Open-source DPI efficiency is challenged by encryption, poor AI adoption and emerging application complexities

A recent survey by ipoque, a Rohde & Schwarz company, found that encryption, poor AI adoption, and emerging application complexities challenge the efficiency of open-source deep-packet inspection (DPI) software.

June 14, 2024

5 Min Read

The goal of the study, which ran between March and April 2024 and surveyed 48 networking vendors, was to explore the use of open-source DPI among networking and cybersecurity vendors and to understand their perspectives on its efficacy and long-term prospects.

This article discusses some of the key findings from the corresponding survey report, including key open-source DPI challenges, alternative solutions, and the benefits commercial DPI can offer network vendors.

Challenges of open-source deep packet inspection

As more traffic is tunnelled, anonymised, and tougher encryption protocols adopted, advanced DPI engines are increasingly turning to AI techniques, such as machine learning (ML) and deep learning (DL), to regain the lost visibility.

Meanwhile, the survey results show the use of such techniques by open-source DPI as rather limited. Less than a third of vendors (31%) participating agree that AI is used significantly or even moderately in classifying traffic in open-source DPI. This means that open-source DPI’s ability to view and manage encrypted traffic and flow is significantly constricted by poor adoption of these techniques.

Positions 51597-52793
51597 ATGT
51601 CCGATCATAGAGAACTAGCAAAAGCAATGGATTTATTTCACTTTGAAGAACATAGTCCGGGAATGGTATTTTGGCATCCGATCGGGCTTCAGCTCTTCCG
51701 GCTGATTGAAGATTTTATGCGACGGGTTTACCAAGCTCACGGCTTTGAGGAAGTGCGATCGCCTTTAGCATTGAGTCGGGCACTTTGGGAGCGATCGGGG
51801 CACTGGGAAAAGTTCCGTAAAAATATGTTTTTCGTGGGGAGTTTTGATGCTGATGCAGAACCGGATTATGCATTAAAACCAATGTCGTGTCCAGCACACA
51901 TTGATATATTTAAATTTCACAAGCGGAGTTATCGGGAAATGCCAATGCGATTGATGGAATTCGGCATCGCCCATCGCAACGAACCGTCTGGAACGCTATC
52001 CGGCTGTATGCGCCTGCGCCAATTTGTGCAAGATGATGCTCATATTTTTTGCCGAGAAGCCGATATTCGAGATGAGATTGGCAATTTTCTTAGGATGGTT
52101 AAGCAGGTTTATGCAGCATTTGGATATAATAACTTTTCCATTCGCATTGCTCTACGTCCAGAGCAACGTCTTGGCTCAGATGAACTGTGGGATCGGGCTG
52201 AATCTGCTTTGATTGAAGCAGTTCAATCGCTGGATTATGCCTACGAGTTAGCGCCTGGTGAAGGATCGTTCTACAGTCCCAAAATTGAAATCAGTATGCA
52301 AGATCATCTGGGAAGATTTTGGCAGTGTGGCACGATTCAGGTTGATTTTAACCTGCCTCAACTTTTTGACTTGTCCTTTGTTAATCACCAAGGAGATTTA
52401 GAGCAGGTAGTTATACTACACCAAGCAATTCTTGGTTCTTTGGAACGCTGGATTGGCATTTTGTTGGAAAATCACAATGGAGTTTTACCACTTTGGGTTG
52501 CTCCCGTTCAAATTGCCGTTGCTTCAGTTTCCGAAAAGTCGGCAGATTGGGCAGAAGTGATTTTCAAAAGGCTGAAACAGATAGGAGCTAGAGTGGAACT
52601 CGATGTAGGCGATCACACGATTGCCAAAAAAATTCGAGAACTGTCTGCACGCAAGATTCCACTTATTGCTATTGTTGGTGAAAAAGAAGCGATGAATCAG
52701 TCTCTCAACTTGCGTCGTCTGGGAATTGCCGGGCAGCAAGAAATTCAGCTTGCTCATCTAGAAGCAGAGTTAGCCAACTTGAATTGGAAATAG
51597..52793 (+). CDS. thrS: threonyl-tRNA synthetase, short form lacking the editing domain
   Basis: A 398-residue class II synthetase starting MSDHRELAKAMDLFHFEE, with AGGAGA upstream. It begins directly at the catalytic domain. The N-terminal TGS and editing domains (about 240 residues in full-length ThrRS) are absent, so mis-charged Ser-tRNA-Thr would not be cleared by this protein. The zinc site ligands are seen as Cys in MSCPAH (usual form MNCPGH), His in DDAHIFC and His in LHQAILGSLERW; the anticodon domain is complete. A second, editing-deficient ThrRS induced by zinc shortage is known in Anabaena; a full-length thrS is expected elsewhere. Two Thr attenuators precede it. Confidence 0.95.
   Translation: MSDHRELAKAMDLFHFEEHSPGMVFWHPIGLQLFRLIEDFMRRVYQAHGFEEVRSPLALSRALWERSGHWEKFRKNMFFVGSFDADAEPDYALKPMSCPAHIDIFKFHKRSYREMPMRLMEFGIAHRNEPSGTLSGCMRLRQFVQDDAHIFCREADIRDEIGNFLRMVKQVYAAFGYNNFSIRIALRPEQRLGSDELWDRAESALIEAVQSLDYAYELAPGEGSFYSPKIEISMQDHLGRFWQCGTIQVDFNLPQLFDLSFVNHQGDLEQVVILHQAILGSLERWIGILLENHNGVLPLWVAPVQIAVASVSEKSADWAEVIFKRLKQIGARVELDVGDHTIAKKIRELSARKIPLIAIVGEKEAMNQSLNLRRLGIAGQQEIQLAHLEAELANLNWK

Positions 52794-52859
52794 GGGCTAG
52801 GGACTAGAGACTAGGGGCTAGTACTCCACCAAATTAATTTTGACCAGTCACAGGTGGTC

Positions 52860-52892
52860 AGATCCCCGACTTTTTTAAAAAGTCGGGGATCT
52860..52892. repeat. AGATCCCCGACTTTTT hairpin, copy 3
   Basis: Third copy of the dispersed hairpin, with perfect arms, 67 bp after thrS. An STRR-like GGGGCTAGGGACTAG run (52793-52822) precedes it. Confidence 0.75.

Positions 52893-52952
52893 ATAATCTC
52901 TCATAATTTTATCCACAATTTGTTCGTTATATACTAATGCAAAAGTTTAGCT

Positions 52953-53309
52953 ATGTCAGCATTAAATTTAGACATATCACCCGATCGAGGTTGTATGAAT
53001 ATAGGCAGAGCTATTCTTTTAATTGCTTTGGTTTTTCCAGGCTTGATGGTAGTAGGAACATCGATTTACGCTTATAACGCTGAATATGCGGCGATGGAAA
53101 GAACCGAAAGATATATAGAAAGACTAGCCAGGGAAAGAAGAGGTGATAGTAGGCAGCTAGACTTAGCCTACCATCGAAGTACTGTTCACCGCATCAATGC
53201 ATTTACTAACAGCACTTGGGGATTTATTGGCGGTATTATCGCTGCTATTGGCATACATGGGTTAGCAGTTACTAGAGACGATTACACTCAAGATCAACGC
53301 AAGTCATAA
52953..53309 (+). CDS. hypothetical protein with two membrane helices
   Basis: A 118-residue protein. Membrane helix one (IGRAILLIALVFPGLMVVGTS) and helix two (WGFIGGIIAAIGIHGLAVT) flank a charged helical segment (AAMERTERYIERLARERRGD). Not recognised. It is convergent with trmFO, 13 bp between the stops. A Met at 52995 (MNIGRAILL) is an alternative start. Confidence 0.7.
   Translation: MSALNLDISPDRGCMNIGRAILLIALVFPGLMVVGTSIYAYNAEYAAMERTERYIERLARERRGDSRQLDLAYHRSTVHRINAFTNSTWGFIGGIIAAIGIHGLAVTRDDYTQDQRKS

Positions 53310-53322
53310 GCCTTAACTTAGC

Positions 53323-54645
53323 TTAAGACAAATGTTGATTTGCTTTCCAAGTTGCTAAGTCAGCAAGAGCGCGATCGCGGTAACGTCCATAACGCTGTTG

Another key finding relates to the classification of protocols, applications, service types, and threats and the challenges it brings about for vendors.

The results reveal that while open-source DPI delivers on comprehensive classification for standardised protocols, agreed by nearly four in five respondents, it falls short in detecting applications, service types, and threats.

To deliver deep insights into traffic flows, any robust DPI tool will need to combine different layers of monitoring. Once such layer includes application awareness or identification. This forms a focal point of analysis in DPI and is executed via advanced methods such as statistical and behavioural analysis.

When asked about application identification, about half of the respondents believe that open-source DPI can only identify applications such as Zoom, Facebook, Telegram, TikTok, and Netflix moderately. Meanwhile, fewer than a third believe it to have comprehensive capabilities to classify them and a quarter believe it has indeed limited capabilities.